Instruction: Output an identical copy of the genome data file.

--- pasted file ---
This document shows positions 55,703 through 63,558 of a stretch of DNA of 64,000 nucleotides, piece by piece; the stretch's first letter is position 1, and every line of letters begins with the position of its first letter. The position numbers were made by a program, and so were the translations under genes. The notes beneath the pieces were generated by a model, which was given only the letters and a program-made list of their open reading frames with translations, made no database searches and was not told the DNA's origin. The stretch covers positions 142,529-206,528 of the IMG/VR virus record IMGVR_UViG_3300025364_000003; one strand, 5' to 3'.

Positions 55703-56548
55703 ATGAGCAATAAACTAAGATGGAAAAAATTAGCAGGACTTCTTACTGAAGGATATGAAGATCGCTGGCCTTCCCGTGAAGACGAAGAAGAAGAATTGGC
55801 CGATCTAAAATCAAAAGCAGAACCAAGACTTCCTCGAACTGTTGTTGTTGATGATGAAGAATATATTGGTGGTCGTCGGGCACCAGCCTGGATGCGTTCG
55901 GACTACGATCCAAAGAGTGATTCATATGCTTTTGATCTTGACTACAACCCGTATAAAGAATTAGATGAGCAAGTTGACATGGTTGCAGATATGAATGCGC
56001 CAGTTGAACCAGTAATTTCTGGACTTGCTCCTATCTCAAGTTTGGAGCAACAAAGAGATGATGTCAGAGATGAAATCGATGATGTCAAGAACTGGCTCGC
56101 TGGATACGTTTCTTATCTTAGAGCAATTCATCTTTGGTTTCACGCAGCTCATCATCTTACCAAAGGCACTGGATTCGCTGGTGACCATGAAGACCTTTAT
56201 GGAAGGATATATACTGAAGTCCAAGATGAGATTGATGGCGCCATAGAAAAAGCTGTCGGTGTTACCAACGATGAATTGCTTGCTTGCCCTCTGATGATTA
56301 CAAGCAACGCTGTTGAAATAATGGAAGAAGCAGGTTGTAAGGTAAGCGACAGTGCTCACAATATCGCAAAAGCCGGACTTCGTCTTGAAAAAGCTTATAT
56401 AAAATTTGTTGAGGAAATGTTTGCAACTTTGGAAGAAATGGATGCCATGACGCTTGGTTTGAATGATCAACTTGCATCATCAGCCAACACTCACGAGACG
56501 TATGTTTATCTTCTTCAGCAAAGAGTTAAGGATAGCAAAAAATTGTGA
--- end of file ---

This document shows positions 55,703 through 63,558 of a stretch of DNA of 64,000 nucleotides, piece by piece; the stretch's first letter is position 1, and every line of letters begins with the position of its first letter. The position numbers were made by a program, and so were the translations under genes. The notes beneath the pieces were generated by a model, which was given only the letters and a program-made list of their open reading frames with translations, made no database searches and was not told the DNA's origin. The stretch covers positions 142,529-206,528 of the IMG/VR virus record IMGVR_UViG_3300025364_000003; one strand, 5' to 3'.

Positions 55703-56548
55703 ATGAGCAATAAACTAAGATGGAAAAAATTAGCAGGACTTCTTACTGAAGGATATGAAGATCGCTGGCCTTCCCGTGAAGACGAAGAAGAAGAATTGGC
55801 CGATCTAAAATCAAAAGCAGAACCAAGACTTCCTCGAACTGTTGTTGTTGATGATGAAGAATATATTGGTGGTCGTCGGGCACCAGCCTGGATGCGTTCG
55901 GACTACGATCCAAAGAGTGATTCATATGCTTTTGATCTTGACTACAACCCGTATAAAGAATTAGATGAGCAAGTTGACATGGTTGCAGATATGAATGCGC
56001 CAGTTGAACCAGTAATTTCTGGACTTGCTCCTATCTCAAGTTTGGAGCAACAAAGAGATGATGTCAGAGATGAAATCGATGATGTCAAGAACTGGCTCGC
56101 TGGATACGTTTCTTATCTTAGAGCAATTCATCTTTGGTTTCACGCAGCTCATCATCTTACCAAAGGCACTGGATTCGCTGGTGACCATGAAGACCTTTAT
56201 GGAAGGATATATACTGAAGTCCAAGATGAGATTGATGGCGCCATAGAAAAAGCTGTCGGTGTTACCAACGATGAATTGCTTGCTTGCCCTCTGATGATTA
56301 CAAGCAACGCTGTTGAAATAATGGAAGAAGCAGGTTGTAAGGTAAGCGACAGTGCTCACAATATCGCAAAAGCCGGACTTCGTCTTGAAAAAGCTTATAT
56401 AAAATTTGTTGAGGAAATGTTTGCAACTTTGGAAGAAATGGATGCCATGACGCTTGGTTTGAATGATCAACTTGCATCATCAGCCAACACTCACGAGACG
56501 TATGTTTATCTTCTTCAGCAAAGAGTTAAGGATAGCAAAAAATTGTGA